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20-43. Fusing Synthetic Aperture Radar and lidar with optical imagery to improve our ability to detect and interpret change on Earth’s surface


Closing Date: January 6, 2022

This Research Opportunity will be filled depending on the availability of funds. All application materials must be submitted through USAJobs by 11:59 pm, US Eastern Standard Time, on the closing date.



Orbital assets now image Earth’s surface at sub-daily to weekly time steps, at ever finer resolution (< 1 m to several 10’s of meters). This massive quantity of data now outpaces our ability to interpret it, with even more data and imagery arriving soon. With this opportunity, U.S. Geological Survey (USGS) seeks applications for a full-time Mendenhall Post-Doctoral Research Fellow who will explore how to assess landscape change from in lidar, synthetic aperture radar (SAR) and optical data. Our intent is to explore how changes in lidar and InSAR (e.g., decorrelation) can be rapidly interpreted for applications including natural hazards, forestry, hydrology, and urban and/or resource development. 

The selected Fellow will be able to access current and upcoming satellite radar, lidar and optical mission data (e.g., NASA-ISRO SAR (NISAR), Capella, Landsat / Sentinel and/or Planet, Maxar) to explore relationships between radar or lidar and optical imagery over time, space and dimension. The Fellow will be based in the National Geospatial Program, with the duty station to be determined, and will work directly with the National Land Imaging (NLI) Program and the Innovation Center. This position will be enabled by access to the variety of imagery, lidar and radar resources available to the USGS and partner Federal Agencies and provide the Fellow with an opportunity to pursue their own scientific interests within the described framework.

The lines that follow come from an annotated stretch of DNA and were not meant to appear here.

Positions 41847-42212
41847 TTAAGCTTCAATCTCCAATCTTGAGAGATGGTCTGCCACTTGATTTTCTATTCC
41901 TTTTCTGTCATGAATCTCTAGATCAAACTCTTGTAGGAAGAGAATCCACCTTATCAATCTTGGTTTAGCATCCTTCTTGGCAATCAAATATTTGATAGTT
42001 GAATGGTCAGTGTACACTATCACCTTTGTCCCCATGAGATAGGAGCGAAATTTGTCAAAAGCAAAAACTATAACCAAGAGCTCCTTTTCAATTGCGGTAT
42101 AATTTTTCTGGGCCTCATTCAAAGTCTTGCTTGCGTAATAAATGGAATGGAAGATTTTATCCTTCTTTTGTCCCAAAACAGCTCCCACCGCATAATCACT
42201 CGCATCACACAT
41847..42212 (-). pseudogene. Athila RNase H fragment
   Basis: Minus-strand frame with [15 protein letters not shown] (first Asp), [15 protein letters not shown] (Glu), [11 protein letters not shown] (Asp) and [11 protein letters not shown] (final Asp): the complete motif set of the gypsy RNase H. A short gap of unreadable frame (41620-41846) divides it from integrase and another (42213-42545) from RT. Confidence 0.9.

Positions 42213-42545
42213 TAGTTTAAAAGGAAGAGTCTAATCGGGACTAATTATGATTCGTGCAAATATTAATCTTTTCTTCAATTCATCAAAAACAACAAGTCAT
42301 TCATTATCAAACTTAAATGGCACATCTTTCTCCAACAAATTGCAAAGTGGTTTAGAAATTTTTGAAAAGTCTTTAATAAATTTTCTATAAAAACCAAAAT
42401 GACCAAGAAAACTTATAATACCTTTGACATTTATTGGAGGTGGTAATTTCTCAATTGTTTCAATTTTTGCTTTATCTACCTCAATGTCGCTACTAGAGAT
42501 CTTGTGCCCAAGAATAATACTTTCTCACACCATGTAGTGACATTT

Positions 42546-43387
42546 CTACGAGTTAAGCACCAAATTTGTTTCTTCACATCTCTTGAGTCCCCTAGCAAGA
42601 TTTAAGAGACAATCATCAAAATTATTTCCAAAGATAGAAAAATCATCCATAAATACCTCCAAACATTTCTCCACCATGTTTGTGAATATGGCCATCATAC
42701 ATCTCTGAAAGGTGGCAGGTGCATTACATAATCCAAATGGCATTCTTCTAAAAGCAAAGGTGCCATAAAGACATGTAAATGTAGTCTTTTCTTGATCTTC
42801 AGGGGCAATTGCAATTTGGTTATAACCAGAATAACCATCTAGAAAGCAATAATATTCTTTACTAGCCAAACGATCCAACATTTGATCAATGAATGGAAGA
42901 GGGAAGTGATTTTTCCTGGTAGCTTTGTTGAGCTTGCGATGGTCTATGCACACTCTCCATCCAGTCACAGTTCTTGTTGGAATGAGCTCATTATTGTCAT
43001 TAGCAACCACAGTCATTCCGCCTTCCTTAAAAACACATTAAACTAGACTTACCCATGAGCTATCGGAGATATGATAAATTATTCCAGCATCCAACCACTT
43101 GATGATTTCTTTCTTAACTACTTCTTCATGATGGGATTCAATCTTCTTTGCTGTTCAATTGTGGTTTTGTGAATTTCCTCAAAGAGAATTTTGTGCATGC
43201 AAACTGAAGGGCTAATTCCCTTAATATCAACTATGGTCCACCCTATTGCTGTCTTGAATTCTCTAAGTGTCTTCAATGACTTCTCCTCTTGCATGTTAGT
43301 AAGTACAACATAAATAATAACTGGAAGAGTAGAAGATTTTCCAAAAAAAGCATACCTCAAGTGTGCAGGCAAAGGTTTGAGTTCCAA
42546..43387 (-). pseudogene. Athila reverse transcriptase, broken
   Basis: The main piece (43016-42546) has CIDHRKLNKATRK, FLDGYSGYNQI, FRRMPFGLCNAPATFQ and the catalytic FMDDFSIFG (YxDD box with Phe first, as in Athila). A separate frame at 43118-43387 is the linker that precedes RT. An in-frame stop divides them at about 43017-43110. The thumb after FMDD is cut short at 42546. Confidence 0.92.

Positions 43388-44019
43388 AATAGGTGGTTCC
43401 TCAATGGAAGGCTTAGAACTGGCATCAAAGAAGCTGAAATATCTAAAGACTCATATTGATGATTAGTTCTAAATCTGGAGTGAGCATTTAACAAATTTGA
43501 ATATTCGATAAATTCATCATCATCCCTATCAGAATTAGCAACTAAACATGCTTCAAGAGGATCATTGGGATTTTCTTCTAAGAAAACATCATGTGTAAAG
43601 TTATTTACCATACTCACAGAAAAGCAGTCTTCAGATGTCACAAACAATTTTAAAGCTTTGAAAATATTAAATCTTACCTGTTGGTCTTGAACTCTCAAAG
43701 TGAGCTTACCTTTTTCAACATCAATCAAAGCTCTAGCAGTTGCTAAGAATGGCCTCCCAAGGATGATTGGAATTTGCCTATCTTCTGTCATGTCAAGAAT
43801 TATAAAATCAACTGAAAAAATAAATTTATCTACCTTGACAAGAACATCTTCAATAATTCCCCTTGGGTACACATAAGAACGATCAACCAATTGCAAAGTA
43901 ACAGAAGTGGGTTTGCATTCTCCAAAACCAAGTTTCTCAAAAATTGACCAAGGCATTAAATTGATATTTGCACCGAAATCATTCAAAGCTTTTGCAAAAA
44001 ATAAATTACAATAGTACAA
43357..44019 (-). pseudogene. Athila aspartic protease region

The mission of the National Geospatial Program is to provide National topographic information to advance science, support government, enlighten citizens, and enable decision making. The NGP provides a foundation of digital geospatial data representing the topography, natural landscape, and engineered environment of the United States. As part of this mission, the 3D Elevation Program has been partnering to complete acquisition of high-resolution elevation data in the form of Nationwide lidar (IfSAR in Alaska) and is nearing completion of a once-over baseline collection and is beginning to look to the future. The 3D National Topographic Model is combining information from the 3D Elevation Program with the National Hydrography Program to update and improve the mapping of the hydrography across the nation. Knowing where areas have changed significantly enough to warrant updated mapping is key to the Program’s success. Targeting and prioritizing areas for recollection will likely be focused on a change-based model using a tipping and queuing approach, where once a certain area as undergone enough change, it would be targeted for higher-resolution type acquisitions. This not only applies to structural change, but hydrologic changes as well. What technologies could be used and what defines ‘enough’ change are important research questions the NGP would like the selected Fellow to attempt to answer. Imagery, both global optical and radar, managed by the National Land Imaging (NLI) Program are ideal source data streams to accomplish this detection task.